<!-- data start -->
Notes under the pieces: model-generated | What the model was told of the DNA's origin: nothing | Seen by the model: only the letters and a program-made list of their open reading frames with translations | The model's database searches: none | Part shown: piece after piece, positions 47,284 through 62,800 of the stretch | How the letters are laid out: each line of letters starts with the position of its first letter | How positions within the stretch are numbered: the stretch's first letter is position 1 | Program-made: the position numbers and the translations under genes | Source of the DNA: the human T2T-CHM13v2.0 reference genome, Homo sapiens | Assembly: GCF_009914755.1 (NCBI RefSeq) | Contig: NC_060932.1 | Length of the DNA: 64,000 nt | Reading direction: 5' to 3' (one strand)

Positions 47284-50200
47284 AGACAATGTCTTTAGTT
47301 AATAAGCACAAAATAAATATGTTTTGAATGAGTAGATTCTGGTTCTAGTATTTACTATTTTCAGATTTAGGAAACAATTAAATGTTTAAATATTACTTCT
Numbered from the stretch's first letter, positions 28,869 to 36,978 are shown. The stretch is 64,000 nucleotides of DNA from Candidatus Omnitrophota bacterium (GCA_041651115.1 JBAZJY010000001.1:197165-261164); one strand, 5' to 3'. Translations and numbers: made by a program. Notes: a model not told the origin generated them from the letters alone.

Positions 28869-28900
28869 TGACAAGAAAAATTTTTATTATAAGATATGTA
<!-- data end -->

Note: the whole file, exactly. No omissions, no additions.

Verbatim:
Notes under the pieces: model-generated | What the model was told of the DNA's origin: nothing | Seen by the model: only the letters and a program-made list of their open reading frames with translations | The model's database searches: none | Part shown: piece after piece, positions 47,284 through 62,800 of the stretch | How the letters are laid out: each line of letters starts with the position of its first letter | How positions within the stretch are numbered: the stretch's first letter is position 1 | Program-made: the position numbers and the translations under genes | Source of the DNA: the human T2T-CHM13v2.0 reference genome, Homo sapiens | Assembly: GCF_009914755.1 (NCBI RefSeq) | Contig: NC_060932.1 | Length of the DNA: 64,000 nt | Reading direction: 5' to 3' (one strand)

Positions 47284-50200
47284 AGACAATGTCTTTAGTT
47301 AATAAGCACAAAATAAATATGTTTTGAATGAGTAGATTCTGGTTCTAGTATTTACTATTTTCAGATTTAGGAAACAATTAAATGTTTAAATATTACTTCT
Numbered from the stretch's first letter, positions 28,869 to 36,978 are shown. The stretch is 64,000 nucleotides of DNA from Candidatus Omnitrophota bacterium (GCA_041651115.1 JBAZJY010000001.1:197165-261164); one strand, 5' to 3'. Translations and numbers: made by a program. Notes: a model not told the origin generated them from the letters alone.

Positions 28869-28900
28869 TGACAAGAAAAATTTTTATTATAAGATATGTA